CN: Discussion of bottom surgery and private parts
You might have noticed that I haven’t been updating my blog in a while. Well, there’s a reason for that. I was finally able to get vaginoplasty and have been recovering from that surgery. Now, I want to clarify two things. First, trans people don’t owe cis people information about private things like what surgeries we get. I am choosing to be open because I believe I can do good by educating others. Second, not every trans person wants bottom surgery and not everyone who wants it is able to get it. Trans people who can’t or won’t get bottom surgery (or any other form of transition-related treatment) are just as valid as the ones who do.
Before I could get the surgery, I had to go through a significant amount of gatekeeping. I had to get two letters from two different therapists after having been living full time for over a year. I am against this gatekeeping of trans healthcare. It’s paternalistic and places a great burden on trans people seeking gender affirming surgeries. I also had to undergo extensive body hair removal to prepare the area for surgery so that I wouldn’t have hair on the inside of my new vagina.
My surgery was delayed multiple times due to various factors. I started seeking it a year into my transition but didn’t actually get it until I was over three years in, during which time I met with my surgeon multiple times. When the day of the surgery finally came, I was so nervous that something would happen to delay it once again. Right before going into the operating room, I met with the surgeon so that he could run things by me one more time.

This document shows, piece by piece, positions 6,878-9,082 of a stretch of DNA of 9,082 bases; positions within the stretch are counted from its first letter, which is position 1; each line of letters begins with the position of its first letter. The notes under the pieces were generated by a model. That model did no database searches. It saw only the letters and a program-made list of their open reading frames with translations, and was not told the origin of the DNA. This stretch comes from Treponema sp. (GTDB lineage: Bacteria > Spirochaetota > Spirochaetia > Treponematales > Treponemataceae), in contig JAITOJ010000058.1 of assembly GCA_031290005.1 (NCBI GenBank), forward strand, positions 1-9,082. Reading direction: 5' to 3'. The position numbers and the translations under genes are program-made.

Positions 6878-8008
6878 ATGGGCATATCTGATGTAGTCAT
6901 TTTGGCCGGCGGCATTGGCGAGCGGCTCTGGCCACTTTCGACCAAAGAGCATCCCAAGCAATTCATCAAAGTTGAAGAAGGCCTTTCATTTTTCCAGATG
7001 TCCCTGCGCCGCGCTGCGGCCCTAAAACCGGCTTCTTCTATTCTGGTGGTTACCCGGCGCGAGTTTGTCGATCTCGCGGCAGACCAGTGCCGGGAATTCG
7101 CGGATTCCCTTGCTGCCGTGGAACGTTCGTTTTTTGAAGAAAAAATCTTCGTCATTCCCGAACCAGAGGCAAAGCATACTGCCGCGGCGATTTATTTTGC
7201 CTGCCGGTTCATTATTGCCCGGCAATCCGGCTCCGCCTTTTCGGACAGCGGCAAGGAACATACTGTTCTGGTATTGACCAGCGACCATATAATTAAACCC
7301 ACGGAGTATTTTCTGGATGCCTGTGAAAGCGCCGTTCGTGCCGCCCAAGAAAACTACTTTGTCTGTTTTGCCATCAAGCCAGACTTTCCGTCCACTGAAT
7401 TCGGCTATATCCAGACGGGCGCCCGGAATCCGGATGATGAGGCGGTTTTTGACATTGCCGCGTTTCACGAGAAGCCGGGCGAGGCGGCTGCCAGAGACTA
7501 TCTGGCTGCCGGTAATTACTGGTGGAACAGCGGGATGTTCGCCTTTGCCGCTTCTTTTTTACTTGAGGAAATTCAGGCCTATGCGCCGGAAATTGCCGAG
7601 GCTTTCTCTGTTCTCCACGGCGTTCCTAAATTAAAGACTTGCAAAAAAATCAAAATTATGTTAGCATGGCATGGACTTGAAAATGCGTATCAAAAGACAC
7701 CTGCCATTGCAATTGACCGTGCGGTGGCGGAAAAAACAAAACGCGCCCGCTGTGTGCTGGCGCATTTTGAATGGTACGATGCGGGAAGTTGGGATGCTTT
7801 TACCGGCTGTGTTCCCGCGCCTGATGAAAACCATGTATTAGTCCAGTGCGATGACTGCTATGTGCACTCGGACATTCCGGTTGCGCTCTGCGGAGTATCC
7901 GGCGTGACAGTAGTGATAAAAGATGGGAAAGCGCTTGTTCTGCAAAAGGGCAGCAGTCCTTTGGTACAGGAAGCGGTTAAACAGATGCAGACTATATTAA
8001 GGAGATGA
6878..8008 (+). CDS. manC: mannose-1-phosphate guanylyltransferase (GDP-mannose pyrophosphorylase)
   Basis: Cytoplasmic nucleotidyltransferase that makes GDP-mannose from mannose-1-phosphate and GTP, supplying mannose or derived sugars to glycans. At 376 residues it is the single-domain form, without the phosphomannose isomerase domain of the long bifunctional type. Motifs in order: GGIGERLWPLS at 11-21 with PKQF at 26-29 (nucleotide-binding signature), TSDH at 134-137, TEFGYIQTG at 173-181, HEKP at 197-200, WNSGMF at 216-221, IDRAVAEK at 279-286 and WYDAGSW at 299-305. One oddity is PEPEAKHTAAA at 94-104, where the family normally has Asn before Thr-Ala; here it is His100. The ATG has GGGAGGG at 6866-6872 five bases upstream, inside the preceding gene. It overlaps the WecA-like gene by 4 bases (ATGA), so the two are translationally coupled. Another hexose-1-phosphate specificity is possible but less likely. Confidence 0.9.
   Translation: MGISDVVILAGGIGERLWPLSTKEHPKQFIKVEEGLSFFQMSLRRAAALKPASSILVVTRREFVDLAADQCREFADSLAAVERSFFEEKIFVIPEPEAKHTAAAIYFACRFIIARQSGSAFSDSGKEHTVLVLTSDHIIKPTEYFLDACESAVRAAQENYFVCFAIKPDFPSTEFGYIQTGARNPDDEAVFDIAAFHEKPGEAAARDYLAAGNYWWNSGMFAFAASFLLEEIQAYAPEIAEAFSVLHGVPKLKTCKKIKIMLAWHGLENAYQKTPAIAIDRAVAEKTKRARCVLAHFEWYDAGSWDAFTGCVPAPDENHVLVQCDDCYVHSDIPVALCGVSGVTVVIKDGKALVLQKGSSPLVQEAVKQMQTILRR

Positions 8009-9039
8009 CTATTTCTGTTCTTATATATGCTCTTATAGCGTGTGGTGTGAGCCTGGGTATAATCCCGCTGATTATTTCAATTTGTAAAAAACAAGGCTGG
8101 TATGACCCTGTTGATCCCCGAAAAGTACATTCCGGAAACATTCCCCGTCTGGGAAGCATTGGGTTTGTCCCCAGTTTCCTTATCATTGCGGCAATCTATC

There’s something I should clarify about vaginoplasty, since a lot of cis people have a certain misconception about it. The doctor doesn’t “cut off” the penis. It’s a far more complicated procedure than that and it produces much better results than what cis people think vaginoplasty is. I watched some videos of the procedure when preparing myself for the surgery and they were fascinating. I recommend you look them up if you have the stomach for it.
The hospital stay wasn’t too bad overall, which is good because I was there for a little over a week. I’m still recovering and aftercare is very involved. Some of the things I am doing for aftercare are things I will have to do for the rest of my life. This is a small price to pay for feeling significantly more at home in my body. Getting the surgery has had a significant positive effect on me and people who know me have noticed. It hasn’t fixed all of my problems, but it has helped and was well worth it.
I hope this was informative. Transitioning has been quite a journey for me so far. I’ve changed a lot over the past few years and I’m very grateful that medical technology has advanced to the point where such a transformation is possible.